The health and economic benefits of breastfeeding for both infants and women are undisputed, yet despite more than a decade of polices, initiatives and campaigns encouraging women to breastfeed, rates in the UK are extremely low compared to our European neighbours.
There are a myriad of reasons for this, some of which we have found in research we have undertaken in our research team. Establishing breastfeeding can be difficult, especially for women who have medically complex pregnancies, have higher body mass index , or have had a caesarean section birth. Some women fear their babies don’t get enough breast milk or the right nutrition and adverts for formula milk may reinforce this. Cuts to NHS midwifery and health visiting services, including parent education, mean that women can’t always find the help they need. There can be pressures on women to return to their ‘pre-baby life-style’, to establish a feeding routine and have their infants sleep through the night. Women also report negative public attitudes to breastfeeding, and embarrassment they face when breastfeeding in public, for example if they have a higher body mass index. The stigma and social pressures experienced by some women, not only from the public, but from their families and social networks, can affect decisions not to breastfeed, or not to exclusively breastfeed for six months. It may also lead to women feeling isolated if they do not have the support of those closest to them or feel they have to hide away when breastfeeding to prevent others from feeling embarrassed.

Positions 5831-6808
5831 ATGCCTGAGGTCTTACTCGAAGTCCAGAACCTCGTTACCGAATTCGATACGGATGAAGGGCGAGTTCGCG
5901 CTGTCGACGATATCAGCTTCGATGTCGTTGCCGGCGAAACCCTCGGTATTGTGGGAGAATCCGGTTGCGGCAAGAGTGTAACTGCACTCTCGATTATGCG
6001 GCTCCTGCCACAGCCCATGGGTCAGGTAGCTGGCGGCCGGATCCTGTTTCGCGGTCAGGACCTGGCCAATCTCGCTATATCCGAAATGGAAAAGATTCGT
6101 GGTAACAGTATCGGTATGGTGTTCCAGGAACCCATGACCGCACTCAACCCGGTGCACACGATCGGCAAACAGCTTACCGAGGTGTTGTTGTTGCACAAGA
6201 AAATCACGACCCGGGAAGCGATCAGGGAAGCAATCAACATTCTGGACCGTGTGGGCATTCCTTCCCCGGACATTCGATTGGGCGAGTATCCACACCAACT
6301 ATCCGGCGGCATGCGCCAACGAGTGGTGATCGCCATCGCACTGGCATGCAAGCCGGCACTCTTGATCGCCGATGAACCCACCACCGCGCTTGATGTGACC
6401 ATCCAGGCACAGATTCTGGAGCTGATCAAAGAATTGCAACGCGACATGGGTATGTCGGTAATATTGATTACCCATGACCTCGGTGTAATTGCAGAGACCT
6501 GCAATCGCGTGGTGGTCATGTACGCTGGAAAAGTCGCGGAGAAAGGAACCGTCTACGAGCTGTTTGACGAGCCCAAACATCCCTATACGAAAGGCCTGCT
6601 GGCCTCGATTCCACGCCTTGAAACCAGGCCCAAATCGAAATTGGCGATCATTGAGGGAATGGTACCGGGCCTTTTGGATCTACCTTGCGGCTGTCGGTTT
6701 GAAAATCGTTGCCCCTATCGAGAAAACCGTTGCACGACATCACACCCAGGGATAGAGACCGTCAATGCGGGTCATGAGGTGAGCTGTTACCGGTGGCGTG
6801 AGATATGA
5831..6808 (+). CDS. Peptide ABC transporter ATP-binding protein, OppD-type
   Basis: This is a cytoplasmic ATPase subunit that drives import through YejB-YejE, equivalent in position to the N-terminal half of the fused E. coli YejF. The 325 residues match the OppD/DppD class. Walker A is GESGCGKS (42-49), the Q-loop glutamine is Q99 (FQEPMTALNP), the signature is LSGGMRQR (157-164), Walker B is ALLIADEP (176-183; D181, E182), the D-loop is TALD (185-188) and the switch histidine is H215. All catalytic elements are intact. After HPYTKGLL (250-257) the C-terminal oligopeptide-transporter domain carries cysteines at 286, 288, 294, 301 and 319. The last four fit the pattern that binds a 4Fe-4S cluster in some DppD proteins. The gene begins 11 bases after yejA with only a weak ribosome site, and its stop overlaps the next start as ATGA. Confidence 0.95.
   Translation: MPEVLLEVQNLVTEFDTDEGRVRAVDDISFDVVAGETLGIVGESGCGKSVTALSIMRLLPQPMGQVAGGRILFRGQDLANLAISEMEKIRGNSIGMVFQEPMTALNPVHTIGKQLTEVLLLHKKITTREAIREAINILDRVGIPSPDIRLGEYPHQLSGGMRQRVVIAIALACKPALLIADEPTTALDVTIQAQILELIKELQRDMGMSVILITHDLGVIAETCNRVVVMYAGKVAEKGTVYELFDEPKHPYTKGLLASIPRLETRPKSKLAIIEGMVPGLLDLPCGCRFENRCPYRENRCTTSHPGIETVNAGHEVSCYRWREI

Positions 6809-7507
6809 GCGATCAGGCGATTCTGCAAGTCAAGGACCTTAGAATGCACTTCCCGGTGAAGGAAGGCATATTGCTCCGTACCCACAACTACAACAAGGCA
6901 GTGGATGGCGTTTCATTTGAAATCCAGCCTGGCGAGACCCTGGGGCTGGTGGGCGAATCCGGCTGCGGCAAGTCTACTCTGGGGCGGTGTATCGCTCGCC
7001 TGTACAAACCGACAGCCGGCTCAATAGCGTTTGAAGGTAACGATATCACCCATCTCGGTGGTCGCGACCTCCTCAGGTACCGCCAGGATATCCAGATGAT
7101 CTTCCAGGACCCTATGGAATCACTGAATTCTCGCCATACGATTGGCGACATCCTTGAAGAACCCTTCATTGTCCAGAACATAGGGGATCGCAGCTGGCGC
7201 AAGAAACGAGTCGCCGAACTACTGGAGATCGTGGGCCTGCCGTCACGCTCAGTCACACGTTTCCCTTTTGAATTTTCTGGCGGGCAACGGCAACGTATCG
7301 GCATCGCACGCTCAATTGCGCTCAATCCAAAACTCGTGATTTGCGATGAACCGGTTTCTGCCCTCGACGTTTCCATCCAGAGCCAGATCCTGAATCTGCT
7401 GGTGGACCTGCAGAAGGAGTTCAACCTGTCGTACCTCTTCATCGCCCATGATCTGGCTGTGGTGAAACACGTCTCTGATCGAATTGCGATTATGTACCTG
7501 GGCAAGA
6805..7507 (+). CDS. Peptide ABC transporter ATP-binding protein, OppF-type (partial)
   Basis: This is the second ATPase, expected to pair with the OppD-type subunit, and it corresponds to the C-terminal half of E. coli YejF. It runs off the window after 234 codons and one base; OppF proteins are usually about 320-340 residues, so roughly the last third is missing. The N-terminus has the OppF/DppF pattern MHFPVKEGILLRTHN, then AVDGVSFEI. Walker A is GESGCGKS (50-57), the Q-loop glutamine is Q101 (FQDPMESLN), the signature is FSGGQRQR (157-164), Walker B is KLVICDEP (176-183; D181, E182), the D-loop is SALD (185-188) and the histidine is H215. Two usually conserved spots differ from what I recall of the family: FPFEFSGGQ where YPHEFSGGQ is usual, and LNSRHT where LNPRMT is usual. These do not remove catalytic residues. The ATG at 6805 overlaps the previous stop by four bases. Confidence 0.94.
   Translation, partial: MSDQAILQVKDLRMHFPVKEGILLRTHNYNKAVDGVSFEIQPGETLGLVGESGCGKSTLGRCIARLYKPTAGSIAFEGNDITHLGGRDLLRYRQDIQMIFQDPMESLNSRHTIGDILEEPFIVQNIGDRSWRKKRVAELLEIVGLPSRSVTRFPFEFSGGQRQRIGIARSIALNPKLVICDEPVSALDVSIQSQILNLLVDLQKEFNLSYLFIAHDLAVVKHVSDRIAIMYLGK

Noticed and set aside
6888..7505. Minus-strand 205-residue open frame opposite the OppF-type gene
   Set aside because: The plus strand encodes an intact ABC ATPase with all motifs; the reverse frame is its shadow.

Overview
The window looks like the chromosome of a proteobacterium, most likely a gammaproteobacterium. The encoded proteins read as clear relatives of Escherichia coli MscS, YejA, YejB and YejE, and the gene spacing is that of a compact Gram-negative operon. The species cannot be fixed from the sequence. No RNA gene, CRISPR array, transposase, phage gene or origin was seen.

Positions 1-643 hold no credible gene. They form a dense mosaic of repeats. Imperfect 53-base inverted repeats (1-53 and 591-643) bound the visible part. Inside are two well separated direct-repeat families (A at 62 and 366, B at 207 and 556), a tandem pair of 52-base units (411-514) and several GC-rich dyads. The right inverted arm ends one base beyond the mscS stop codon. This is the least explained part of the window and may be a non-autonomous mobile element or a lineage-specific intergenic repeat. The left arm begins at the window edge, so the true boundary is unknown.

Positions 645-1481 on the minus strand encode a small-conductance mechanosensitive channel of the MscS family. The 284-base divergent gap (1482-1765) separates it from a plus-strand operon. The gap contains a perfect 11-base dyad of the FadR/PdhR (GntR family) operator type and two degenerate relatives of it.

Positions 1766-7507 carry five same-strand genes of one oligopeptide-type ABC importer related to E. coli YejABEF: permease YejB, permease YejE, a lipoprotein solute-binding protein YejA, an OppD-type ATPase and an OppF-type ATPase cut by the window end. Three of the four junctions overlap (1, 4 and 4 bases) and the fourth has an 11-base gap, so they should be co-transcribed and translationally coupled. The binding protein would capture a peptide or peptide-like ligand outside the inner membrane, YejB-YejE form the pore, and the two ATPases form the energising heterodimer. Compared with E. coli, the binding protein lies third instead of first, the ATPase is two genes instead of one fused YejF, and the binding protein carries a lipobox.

Whilst not every women wants to breastfeed, for those who do, it is important to overcome barriers, because not every women who stops breastfeeding wants to.
In this year of ‘Coventry UK City of Culture 2021’, we want to take this opportunity to facilitate public debate on breastfeeding among the local population of Coventry and Warwick and the wider visiting community. Through creativity we will explore the stigma surrounding breastfeeding; using imagery and the voices of local women we aim to highlight a very important aspect of everyday life that is sometimes hidden.
We are collaborating with, Coventry born artist Lisa Creagh (www.lisacreagh.com), an advocate for breastfeeding, whose work ‘Holding Time’ has been exhibited at the Royal Brompton Hospital and is permanently exhibited on-line at www.holdingtime.org.